Once we have decided on representations, we can turn to measuring (dis)similarities between them. The concrete choice of a distance measure \({{\tilde{d}}}:Y\times Y\rightarrow {\mathbb {R}}_0^+\) of course again depends on the theoretical conception of the underlying evolutionary process. We can easily reinterpret \({\tilde{d}}\) as a distance measure on \(X\) by setting

$$\begin{aligned} d(x,y) := {{\tilde{d}}}(\varphi (x),\varphi (y)) \end{aligned}.$$

It is easy to see that \(d:X\times X\rightarrow {\mathbb {R}}\) is a metric whenever \({\tilde{d}}\) is a metric and \(\varphi :X\rightarrow Y\) is injective, i.e., whenever our representation is good enough to distinguish objects in \(X\). There is no a priori reason to make this assumption, however. Consider, for example, RNA secondary structures as a function of the primary sequences. This map is highly redundant (Schuster et al. 1994); for example, most tRNAs share the standard clover-leaf structure despite very different sequences and divergence times that pre-date the common ancestor of all extant life forms (Eigen et al. 1989); distances between secondary structures therefore do not reflect all evolutionary processes. Formally, \(d\) is not a metric but only a pseudometric in this case: It does not satisfy axiom (M1) any longer. We will ignore this complication here and assume for simplicity that \(d:X\times X\rightarrow R_0^+\) is a metric.

The metric \(d\) is of interest for phylogenetic purposes if it quantifies evolutionary divergence in a meaningful way. That is, we are concerned with the information about the underlying additive metric \(t\) that can be extracted from \(d\). Without additional assumptions on the relationships between \(t\) and \(d\), however, nothing much can be said. At the very least, our representation \((Y,{\tilde{d}})\) should be good enough to recognize whether one of two objects \(y\) or \(z\) has diverged further from a given reference point \(x\) than the other. Hence, we assume that for all \(x,y,z\in X\):

  1. (m0)

    \(t(x,y)<t(x,z)\) implies \(d(x,y)<d(x,z)\).

In the absence of at least this very weak form of monotonicity, we cannot really hope to recover information about \(t\) from measuring \(d\). To our knowledge, property (m0) has not received much attention in the past. The following, stronger condition, however, has been considered extensively:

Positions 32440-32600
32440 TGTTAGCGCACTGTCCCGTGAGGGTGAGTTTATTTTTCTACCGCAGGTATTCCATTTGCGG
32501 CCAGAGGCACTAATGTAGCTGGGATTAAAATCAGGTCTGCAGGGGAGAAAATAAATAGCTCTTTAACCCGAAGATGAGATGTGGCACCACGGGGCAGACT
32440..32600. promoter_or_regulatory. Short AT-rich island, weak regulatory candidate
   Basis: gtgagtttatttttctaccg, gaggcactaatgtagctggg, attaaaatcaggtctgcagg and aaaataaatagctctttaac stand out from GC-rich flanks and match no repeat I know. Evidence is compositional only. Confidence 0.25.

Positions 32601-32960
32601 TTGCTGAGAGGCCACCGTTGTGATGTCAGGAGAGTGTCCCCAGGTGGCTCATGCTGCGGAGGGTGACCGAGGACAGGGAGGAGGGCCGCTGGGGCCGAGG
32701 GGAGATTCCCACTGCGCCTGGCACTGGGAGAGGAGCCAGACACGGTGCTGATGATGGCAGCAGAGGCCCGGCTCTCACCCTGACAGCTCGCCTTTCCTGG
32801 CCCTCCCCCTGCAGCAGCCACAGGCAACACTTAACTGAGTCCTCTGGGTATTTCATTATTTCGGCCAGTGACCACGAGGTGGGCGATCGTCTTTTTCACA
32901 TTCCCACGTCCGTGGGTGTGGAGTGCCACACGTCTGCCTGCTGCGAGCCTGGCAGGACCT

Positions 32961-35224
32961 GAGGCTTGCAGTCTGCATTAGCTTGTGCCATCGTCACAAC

1. (m1)

    \(t(x,y)<t(u,v)\) implies \(d(x,y)<d(u,v)\)

for all \(u,v,x,y\in X\). This property is known as (strong) monotonicity (Kruskal 1964) and lies at the heart of non-metric multi-dimensional scaling, a set of techniques that aim at approximating dissimilarity data by a Euclidean metric (Borg and Groenen 2005). A commonly used criterion is to minimize the violations of condition (m1). It is interesting to note in this context that, given any input metric \(d\), there is a always a Euclidean metric \(\delta\) that is connected with \(d\) by strong monotonicity, provided the embedding space is of sufficiently high dimension (Agarwal et al. 2007). In our context, it will be interesting to investigate whether there is an analogous result for additive metrics.

If we insist, in addition, that ties are preserved, i.e., that \(t(x,y)=t(u,v)\) is equivalent to \(d(x,y)=d(u,v)\), then there exists an increasing function \(\zeta :{\mathbb {R}}_0^+\rightarrow {\mathbb {R}}_0^+\) such that \(d=\zeta (t)\). In the following, we will consider this (more restrictive) setting in some detail.

Metric-preserving functions

Definition 1

A function \(\zeta :{\mathbb {R}}_0^+\rightarrow {\mathbb {R}}_0^+\) is metric-preserving if for every metric \(t:X\times X\rightarrow {\mathbb {R}}_0^+\) the function \(d=\zeta \circ t\) is also a metric on \(X\).

Consider the following properties:

  1. (Z1)

    \(\zeta (t)=0\) if and only if \(t=0\) (amenable)

  2. (Z2)

    \(\zeta (t+u)\le \zeta (t)+\zeta (u)\) (subadditive)

  3. (Z3)

    \(\zeta\) is non-decreasing.

A theorem by Kelley (1955, p. 131) states that (Z1), (Z2), and (Z3) together are sufficient conditions for \(\zeta\) to be metric-preserving. One can show, furthermore, that (Z1) and (Z2) are necessary (Corazza 1999). Property (Z3) is sufficient but not necessary, as shown by several examples of metric-preserving functions that fail to be non-decreasing (Doboš 1998; Corazza 1999). A necessary and sufficient condition (Wilson 1935; Borsik and Doboš 1981; Das 1989) is that \(\zeta\) is amenable, (Z1), and satisfies

  1. (Z*)

    \(\displaystyle \max _{w=|t-u|} \zeta (w) \le \zeta (t)+\zeta (u)\).

It can also be shown that any concave amenable function is metric preserving (Doboš 1998). If \(d=\zeta \circ t\) satisfies (m0), then (Z3) holds. We therefore restrict ourselves to amenable, subadditive, non-decreasing functions. Furthermore, we assume for convenience that \(\zeta\) is continuous.

Fig. 1
figure 1